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Mind Map #9: Ecology, Environment & Affordances

I sense the least connection between the two concepts of ecology and affordances this week, likely because I don’t feel I gave these readings justice. One issue is the reading affordance – I’m using iPad rather than print, and the readings this week were not great scans. As a result, I didn’t annotate as completely, and my collected annotations did not include full text of the original – only my notes. When I review my notes, I typically review them as annotations rather than within the text, meaning without the original text included with the comment, I get a little lost among disjointed annotations.

At any rate, the relationship I see is that an ecology may produce a distributed intelligence, and the distributed intelligence within an ecological system depends on environmental affordances. Some of these affordances may be real, but in networked computer environments of hardware, software, and especially user interfaces, the affordances may be more likely to be perceived than actual.

Popplet visualization
Mindmap: This post entirely generated from iPad (including the Popplet), and the environment was a bit restrictive.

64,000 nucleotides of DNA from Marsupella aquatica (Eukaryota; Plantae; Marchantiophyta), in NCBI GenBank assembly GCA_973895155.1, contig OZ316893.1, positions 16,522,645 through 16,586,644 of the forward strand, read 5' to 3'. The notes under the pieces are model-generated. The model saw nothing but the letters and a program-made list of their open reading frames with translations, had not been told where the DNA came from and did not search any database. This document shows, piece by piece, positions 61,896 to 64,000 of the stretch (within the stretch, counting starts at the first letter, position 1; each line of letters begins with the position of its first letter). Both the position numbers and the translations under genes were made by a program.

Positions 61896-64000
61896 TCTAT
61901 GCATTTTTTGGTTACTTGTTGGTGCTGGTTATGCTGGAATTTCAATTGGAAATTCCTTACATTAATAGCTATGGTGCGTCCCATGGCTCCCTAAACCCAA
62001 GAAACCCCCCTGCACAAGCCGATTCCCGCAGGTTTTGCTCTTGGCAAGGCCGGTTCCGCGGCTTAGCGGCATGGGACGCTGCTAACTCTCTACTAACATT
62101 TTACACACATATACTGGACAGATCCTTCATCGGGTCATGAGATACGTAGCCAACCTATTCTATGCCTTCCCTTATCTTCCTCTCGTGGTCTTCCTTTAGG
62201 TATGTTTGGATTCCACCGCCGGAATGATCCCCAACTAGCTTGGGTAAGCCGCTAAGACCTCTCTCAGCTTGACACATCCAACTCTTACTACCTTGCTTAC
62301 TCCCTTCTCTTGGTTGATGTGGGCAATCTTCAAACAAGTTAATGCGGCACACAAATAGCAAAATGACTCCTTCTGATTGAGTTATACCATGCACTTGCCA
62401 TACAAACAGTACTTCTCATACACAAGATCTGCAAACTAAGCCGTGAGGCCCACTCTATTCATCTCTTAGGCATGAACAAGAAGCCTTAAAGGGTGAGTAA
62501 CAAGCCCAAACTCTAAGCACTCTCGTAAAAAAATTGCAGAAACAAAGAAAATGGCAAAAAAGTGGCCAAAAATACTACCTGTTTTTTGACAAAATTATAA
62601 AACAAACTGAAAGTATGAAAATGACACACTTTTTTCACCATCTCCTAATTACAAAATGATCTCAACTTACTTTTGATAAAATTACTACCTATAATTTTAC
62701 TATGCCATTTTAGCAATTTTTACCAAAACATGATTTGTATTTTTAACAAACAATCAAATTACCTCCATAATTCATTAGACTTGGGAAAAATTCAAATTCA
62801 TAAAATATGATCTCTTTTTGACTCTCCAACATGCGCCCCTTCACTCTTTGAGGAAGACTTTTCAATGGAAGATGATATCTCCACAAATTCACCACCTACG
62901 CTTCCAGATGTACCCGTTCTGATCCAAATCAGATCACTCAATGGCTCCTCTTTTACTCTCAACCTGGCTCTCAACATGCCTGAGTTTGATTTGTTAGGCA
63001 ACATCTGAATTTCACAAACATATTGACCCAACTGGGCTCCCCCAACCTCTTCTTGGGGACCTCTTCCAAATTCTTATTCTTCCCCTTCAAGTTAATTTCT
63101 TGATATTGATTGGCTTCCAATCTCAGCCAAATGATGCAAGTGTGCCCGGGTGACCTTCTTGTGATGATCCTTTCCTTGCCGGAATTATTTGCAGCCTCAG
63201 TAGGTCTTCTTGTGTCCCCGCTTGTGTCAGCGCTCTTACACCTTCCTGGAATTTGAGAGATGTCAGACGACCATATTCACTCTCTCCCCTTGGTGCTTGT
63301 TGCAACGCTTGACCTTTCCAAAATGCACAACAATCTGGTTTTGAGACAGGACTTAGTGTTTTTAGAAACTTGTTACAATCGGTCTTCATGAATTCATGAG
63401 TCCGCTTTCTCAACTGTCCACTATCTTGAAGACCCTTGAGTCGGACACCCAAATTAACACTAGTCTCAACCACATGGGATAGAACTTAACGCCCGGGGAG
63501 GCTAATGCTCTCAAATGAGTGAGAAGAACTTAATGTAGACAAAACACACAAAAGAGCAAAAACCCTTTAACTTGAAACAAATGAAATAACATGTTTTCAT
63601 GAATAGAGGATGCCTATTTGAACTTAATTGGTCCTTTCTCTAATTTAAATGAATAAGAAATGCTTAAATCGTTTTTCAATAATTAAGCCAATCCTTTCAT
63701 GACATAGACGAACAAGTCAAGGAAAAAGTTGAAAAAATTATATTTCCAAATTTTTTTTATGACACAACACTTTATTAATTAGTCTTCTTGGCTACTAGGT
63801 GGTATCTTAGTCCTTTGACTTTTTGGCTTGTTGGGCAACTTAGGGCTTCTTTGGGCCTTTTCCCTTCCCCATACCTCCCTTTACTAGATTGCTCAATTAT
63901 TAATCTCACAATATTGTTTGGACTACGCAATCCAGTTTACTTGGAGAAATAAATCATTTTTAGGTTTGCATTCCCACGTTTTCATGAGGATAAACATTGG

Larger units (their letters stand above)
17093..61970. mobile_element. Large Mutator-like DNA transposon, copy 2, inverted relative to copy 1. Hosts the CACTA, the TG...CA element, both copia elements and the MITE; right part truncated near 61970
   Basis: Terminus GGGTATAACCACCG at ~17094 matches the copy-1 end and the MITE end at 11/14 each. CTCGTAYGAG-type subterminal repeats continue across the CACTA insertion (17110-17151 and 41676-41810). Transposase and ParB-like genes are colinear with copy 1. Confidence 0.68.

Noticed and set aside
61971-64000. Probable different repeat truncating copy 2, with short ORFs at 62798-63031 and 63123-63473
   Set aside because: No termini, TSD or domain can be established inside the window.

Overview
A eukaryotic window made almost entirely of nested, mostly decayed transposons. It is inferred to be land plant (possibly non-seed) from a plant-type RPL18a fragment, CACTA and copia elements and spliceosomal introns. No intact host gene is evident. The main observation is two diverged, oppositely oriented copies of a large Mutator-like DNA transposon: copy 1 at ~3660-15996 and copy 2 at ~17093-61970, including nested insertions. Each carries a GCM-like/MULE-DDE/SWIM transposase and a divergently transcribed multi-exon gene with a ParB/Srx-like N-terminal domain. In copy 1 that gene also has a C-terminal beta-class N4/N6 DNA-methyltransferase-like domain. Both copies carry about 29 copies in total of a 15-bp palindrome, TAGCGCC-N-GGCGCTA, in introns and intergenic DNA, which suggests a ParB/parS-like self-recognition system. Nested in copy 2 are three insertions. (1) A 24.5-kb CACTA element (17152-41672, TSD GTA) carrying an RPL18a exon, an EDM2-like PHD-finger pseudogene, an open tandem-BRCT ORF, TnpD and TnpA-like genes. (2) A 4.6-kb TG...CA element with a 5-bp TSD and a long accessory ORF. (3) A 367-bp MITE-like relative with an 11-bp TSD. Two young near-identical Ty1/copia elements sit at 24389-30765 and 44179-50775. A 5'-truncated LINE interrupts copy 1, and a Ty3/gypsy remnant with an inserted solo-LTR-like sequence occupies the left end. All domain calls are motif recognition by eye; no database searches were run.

I found ecology quite similar to the systems we’ve seen throughout our adventures in theory – activity systems in CHAT and ANT, genre systems in Spinuzzi and Bazerman. I think what differs in ecology is the organic character of the environment and the affordances of that environment. Organic in the sense of growth, development, and advancement (although I would hesitate to suggest evolutionary advancement – more advancement of understanding and intellect) rather than in the sense of organic or inorganic objects as actors in networks.

Mapping the affordances in this ecology of my classroom was enlightening. Mapping Bateson, Gibson, and Norman among other theorists was not as enlightening, in part because I’m unclear as to where they belong. Norman’s contribution is particularly difficult, as I see it applying to the (in my opinion) far more practical, operationalized realm of user interface and user experience than network theory. I think this has to do with mediation, but I’ll be looking for new ways to draw connections between user interface, perceived affordances, and network theory.